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September 08, 2020 - MoFo Women, MoFo Diversity

MoFo Women Spotlight: Ruti Smithline and Stacey Sprenkel

MoFo Women Spotlight: Ruti Smithline and Stacey Sprenkel


Editors’ Note: MoFo’s Women’s Strategy Committee (WSC) comprises both male and female partners and associates who strive to foster women attorneys’ development and professional success. In a recent program hosted by the WSC, San Francisco-based Securities Litigation, Enforcement + White Collar Defense (SLEW) associate Lauren Navarro interviewed New York-based partner and co-chair of the firm’s Investigations + White Collar practice Ruti Smithline and San Francisco-based partner, leader of the firm’s Global Ethics and Compliance practiceand co-chair of the WSC Stacey Sprenkel. In this 18th installment of the MoFo Women Spotlight series, Ruti and Stacey discuss how they grew into their roles and what has helped shaped their careers.

Lauren: Ruti and Stacey, could you both give us a quick introduction and tell us a little bit about your practice and how you came to the firm?

Ruti: I’ve been at MoFo for 15 years, which every time I say that, I feel a bit shocked because I don’t know how 15 years have gone by so fast. I’m in SLEW and my practice is focused on “EW” side of SLEW, so the enforcement and the white collar side. I also do a lot of cross-border investigations with a particular focus on Latin America.

Stacey: I lead the firm’s Global Ethics and Compliance practice, but I am also a member of the SLEW practice. Like Ruti, I’m on the “EW” side. I do a wide range of internal investigations and compliance counseling, helping companies develop and test their compliance programs. I’ve also done a lot of anti-corruption and compliance-related diligence for cross-border transactions, and some litigation, as it turns out. I have also been here for 15 years, and Ruti and I have been working really closely together for many years—more than a decade at this point.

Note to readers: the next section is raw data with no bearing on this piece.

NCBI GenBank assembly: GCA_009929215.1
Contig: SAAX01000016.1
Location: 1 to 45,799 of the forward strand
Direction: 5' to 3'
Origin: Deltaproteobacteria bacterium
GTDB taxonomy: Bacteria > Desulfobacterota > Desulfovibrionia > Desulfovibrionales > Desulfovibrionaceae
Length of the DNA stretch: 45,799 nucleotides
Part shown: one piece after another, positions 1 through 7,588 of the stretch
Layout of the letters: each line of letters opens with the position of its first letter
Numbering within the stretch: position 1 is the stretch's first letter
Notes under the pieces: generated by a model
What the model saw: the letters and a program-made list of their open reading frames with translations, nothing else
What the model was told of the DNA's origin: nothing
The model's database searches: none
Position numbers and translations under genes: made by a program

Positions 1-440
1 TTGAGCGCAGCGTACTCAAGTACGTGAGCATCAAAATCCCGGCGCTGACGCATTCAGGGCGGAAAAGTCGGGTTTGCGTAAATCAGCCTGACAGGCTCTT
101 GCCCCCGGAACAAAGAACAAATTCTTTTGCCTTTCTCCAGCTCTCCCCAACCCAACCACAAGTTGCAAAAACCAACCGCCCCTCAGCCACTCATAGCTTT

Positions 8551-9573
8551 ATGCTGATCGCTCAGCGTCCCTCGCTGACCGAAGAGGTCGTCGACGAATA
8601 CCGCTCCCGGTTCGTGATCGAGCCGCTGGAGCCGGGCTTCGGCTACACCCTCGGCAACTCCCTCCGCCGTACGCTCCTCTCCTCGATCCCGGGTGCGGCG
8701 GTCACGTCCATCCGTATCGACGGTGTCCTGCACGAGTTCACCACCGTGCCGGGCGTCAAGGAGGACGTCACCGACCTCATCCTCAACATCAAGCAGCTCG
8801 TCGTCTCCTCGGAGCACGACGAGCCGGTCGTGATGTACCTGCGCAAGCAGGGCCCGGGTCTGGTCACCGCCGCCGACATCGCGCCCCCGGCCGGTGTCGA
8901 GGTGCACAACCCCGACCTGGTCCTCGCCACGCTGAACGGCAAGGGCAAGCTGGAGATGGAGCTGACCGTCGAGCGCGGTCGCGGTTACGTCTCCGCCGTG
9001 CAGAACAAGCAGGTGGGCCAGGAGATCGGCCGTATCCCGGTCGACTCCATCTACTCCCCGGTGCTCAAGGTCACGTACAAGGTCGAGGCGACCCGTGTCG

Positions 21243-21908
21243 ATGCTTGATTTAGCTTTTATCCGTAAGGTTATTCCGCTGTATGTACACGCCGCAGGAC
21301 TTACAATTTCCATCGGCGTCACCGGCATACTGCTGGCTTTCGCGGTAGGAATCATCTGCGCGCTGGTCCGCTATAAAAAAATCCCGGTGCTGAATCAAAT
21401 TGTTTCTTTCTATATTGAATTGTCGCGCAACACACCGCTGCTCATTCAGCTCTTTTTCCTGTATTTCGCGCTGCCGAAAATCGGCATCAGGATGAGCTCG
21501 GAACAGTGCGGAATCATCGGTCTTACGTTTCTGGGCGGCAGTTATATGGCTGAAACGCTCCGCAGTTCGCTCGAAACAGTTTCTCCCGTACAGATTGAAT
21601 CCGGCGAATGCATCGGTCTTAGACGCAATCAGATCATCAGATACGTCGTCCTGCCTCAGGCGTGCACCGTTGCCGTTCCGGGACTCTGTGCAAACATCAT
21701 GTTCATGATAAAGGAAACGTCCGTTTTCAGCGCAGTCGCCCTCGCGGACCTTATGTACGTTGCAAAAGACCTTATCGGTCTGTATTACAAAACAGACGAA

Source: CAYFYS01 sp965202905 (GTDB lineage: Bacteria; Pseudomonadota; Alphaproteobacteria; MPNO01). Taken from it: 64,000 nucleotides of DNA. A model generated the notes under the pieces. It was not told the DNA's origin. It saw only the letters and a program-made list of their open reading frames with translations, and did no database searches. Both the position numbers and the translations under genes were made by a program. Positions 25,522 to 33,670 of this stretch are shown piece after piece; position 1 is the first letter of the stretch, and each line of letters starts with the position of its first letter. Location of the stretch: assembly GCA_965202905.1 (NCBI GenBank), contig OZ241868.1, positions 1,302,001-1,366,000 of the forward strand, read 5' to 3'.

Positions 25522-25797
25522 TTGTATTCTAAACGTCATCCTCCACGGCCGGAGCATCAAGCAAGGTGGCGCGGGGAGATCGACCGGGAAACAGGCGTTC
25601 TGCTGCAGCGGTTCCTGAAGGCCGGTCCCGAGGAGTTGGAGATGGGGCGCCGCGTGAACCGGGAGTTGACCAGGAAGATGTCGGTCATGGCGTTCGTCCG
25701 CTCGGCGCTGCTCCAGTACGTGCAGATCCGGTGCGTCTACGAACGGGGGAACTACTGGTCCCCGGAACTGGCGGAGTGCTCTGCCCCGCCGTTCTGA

Lauren: Stacey, can you tell us a little bit about how you got into ethics and compliance work and how your practice has developed over the 15 years you’ve been here?

Stacey: It was sort of fortuitous and organic the way that it all developed, but when I first started at MoFo, the only thing I thought I knew about my practice was that I didn’t want to be in the SLEW Group. When I first started at the firm, I was working on a securities litigation case and an internal investigation and I loved them both, but I was sort of stubborn. I tried a whole lot of other things and, relatively quickly, came to the conclusion that I actually loved working on the SLEW team, I really liked the people, and I thought the matters were really interesting.

I would say that I got kind of lucky because I was working on some anti-corruption focused matters right around the time that the Department of Justice started to enforce the FCPA. I developed this area of expertise, and that was really valuable, although we didn’t know at the time that it would be. I started working on M&A diligence, anti‑corruption-related issues, and compliance issues, and started helping companies that were just starting to realize they needed a compliance program, develop their programs. As a result of that, I ended up having a lot of experience with these issues and, as it became a much bigger area of focus for clients, for the government, and for the firm, my practice just kind of grew.

Lauren: Do you have any advice for a junior attorney who’s looking to get into this kind of work?